Gene Saks - News Poster

News

‘Our Souls at Night’ Trailer: Robert Redford and Jane Fonda Feel the Love

‘Our Souls at Night’ Trailer: Robert Redford and Jane Fonda Feel the Love
Robert Redford and Jane Fonda are working together for the fourth time in their careers. They most famously starred in Gene SaksBarefoot in the Park, but they first appeared together in Arthur Penn’s The Chase. In 1979, they both starred in The Electric Horseman. Next month, we can see the two acting titans back together in a […]

The post ‘Our Souls at Night’ Trailer: Robert Redford and Jane Fonda Feel the Love appeared first on /Film.
See full article at Slash Film »

‘Our Souls at Night’ Teaser: Robert Redford and Jane Fonda Reunite for the First Time in 38 Years

‘Our Souls at Night’ Teaser: Robert Redford and Jane Fonda Reunite for the First Time in 38 Years
It’s amazing to think it’s been fifty years since these two legends first graced the screen together, in Neil Simon’s “Barefoot in the Park” (1967), directed by Gene Saks. Now, they’re revisiting that crackling chemistry for a literary adaptation about finding love in one’s autumnal years.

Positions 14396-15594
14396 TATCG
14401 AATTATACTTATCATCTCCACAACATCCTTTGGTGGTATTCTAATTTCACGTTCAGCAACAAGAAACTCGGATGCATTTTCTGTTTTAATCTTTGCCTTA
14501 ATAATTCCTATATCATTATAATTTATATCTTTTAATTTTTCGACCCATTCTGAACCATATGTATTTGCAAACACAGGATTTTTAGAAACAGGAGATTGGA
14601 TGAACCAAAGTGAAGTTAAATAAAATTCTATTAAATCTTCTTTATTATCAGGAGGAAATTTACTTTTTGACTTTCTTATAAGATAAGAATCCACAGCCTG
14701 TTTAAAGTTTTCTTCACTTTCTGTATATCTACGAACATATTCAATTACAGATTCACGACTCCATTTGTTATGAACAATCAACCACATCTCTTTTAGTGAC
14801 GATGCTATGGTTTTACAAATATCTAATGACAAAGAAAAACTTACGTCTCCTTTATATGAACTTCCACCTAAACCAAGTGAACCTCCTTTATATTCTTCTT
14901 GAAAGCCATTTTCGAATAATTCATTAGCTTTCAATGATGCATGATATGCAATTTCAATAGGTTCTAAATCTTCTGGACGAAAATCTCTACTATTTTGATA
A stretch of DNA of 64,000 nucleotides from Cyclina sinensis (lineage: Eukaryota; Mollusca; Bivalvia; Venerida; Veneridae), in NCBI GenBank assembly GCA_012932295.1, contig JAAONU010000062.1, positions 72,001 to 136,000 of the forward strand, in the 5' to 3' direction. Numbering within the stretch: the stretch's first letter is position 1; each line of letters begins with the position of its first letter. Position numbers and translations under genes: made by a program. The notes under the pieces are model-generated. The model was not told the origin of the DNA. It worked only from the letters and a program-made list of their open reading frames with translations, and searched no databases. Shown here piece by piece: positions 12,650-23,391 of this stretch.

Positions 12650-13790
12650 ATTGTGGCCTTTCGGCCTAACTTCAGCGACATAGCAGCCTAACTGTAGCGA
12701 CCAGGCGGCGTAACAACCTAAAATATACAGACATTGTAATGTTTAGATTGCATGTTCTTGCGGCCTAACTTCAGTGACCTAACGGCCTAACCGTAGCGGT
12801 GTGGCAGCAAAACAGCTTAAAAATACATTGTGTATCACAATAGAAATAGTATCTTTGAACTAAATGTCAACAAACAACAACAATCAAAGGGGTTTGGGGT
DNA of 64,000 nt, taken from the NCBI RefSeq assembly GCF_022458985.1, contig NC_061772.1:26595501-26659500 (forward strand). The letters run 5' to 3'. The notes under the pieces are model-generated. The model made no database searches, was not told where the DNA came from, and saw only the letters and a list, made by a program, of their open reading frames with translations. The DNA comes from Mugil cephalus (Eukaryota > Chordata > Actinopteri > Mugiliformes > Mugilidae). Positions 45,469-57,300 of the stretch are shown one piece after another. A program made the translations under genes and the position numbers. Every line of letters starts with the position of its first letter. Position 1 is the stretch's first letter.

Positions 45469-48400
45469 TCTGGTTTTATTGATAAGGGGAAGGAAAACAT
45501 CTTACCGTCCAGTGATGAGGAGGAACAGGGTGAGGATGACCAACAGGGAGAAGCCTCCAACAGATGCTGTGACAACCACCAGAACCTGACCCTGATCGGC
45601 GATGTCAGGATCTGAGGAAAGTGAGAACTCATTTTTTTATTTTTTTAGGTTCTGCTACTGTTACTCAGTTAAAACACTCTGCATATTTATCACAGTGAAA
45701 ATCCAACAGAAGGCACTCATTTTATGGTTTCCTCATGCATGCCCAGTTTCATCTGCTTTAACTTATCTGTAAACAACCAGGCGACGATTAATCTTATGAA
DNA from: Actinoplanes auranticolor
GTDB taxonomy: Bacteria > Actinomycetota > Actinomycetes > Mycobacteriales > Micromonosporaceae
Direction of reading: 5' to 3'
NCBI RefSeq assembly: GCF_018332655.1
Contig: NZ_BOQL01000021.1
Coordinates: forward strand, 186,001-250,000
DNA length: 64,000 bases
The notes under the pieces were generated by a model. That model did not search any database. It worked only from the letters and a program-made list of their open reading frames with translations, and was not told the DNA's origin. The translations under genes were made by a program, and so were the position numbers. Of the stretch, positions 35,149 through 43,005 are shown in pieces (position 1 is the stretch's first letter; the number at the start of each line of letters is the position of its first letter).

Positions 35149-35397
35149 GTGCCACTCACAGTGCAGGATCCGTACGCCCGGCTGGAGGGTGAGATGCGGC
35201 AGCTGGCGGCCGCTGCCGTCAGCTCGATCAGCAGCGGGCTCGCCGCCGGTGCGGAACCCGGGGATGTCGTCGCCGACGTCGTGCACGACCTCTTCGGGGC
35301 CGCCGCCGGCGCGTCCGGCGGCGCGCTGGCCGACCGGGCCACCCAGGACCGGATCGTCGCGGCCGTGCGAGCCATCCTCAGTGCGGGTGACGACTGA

Read More:‘Our Souls at Night’ First Look: Robert Redford and Jane Fonda Canoodle in Netflix Romance

Per the official synopsis: “Based on the best-selling novel written by Kent Haruf and adapted for the screen by Scott Neustadter and Michael H. Weber (“The Fault in Our Stars”), Our Souls at Night is set in Colorado and begins when Addie Moore (Jane Fonda) pays an unexpected visit to a neighbor, Louis Waters (Robert Redford). Her husband died years ago, as did his wife, and in such a small town they’d been neighbors for decades, but had little contact. Their children
See full article at Indiewire »

Movie Poster of the Week: The Posters of Stanislav Vajce

  • MUBI